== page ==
Opportunity in the Martian crater
NASA's rover on Mars was silent because a large-scale dust storm enveloped the planet and eclipsed the sun. On Tuesday, the controllers tried to contact the device, but the rover was silent. The storm has been rising since the end of May and now covers a quarter of the Red Planet.
It is reported that a few more days will pass before enough sunlight appears to charge the Opportunity solar panels. In 2003, a similar situation occurred with the Spirit rover, who studied the Martian rock and soil. Then the unit failed for several years.
90 Day Mission
Opportunity landed on the Red Planet in 2003, a year after the Spirit, to look for signs of a past life. Initially, the mission was designed for only 90 days. Rover made a number of discoveries, including evidence that once at least part of Mars remained wet for a long period of time and that such conditions could be livable.
When the storm began, Opportunity was located near the canal carved on the edge of the crater. He was trying to understand whether it could be created by the flow of water, wind erosion or something else. Partner Spirit was stuck in soft soil in 2009 and the mission was officially stopped in 2011. Scientists hope that Opportunity will return to work, because the Martian summer is coming. That is, the temperature of the rover should not fall below the minimum working in -55 ° C. Dust accumulates in a thin layer, so there is no threat of “burial” of the device.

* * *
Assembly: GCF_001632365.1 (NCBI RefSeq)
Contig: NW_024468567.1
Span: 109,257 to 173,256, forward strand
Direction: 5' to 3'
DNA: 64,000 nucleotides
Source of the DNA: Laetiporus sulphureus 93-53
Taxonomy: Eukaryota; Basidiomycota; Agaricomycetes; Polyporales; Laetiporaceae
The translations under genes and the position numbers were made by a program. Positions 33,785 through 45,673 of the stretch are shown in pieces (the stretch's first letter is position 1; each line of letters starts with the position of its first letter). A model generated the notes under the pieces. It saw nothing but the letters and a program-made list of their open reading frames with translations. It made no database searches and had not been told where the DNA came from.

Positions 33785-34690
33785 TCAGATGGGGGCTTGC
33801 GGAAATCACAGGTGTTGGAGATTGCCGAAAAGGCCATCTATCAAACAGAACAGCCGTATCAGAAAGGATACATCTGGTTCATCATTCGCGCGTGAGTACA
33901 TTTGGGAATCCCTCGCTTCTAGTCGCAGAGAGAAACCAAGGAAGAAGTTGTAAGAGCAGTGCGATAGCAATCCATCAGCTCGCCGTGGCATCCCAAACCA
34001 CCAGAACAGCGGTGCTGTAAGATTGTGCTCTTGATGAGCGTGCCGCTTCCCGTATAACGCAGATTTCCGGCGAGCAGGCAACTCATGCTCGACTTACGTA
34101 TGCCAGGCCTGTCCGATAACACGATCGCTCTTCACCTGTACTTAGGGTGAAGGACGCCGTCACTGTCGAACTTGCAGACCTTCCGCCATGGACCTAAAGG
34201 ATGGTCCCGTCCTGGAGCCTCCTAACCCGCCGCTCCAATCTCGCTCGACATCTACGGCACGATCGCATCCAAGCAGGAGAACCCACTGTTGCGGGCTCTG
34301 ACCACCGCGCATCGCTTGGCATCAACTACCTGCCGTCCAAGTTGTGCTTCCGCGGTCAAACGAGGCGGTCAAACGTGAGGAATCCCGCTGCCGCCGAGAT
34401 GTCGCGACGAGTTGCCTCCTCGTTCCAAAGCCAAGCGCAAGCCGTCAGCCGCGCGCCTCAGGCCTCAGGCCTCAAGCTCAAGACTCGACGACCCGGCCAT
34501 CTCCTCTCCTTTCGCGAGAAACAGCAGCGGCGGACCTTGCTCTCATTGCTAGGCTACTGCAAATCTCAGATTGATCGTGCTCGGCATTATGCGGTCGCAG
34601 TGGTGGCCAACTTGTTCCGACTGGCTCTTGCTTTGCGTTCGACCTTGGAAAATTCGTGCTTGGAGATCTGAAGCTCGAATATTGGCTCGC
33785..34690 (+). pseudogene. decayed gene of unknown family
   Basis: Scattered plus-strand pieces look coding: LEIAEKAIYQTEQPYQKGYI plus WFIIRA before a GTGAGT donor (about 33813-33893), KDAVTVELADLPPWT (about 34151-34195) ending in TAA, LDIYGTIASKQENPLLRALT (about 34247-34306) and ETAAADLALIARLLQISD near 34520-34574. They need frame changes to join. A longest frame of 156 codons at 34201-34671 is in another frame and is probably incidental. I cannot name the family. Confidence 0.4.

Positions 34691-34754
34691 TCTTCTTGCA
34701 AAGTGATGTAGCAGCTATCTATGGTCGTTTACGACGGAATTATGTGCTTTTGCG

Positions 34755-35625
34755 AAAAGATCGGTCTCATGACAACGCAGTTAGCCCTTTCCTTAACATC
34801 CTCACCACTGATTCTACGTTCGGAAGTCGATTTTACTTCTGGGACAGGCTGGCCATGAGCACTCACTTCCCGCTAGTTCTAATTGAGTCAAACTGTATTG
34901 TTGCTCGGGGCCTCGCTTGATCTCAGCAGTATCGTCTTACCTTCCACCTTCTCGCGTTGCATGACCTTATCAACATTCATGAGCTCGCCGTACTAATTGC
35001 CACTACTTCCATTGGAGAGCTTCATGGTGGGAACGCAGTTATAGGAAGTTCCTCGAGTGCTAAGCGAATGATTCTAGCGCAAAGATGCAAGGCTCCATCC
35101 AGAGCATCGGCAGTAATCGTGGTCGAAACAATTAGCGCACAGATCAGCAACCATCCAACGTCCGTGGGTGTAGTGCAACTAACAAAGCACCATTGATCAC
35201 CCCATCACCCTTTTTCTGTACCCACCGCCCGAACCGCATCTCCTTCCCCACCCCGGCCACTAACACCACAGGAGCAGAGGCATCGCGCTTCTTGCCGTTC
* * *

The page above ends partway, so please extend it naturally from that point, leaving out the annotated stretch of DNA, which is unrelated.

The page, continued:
Rover Opportunity will remain in sleep mode until it receives enough energy to charge the battery.
Opportunity overcame 45 km on the Martian surface. In 2007, he experienced a severe dust storm. On the Red Planet, such events are easier to form due to the thin atmospheric layer. Can last from several weeks to months.
The new Curiosity rover is now on the other side of the planet, where the sky is just beginning to darken from the storm. But at NASA, there is still no concern, because the device, landed on the planet in 2012, is also endowed with nuclear power.
Experts also believe that the storm should not interfere with NASA's InSight mission, which started earlier this year. In November, the landing is planned and the device will begin to study the Martian shocks. Scientists are closely watching dust storms on Mars to learn how to make more accurate predictions.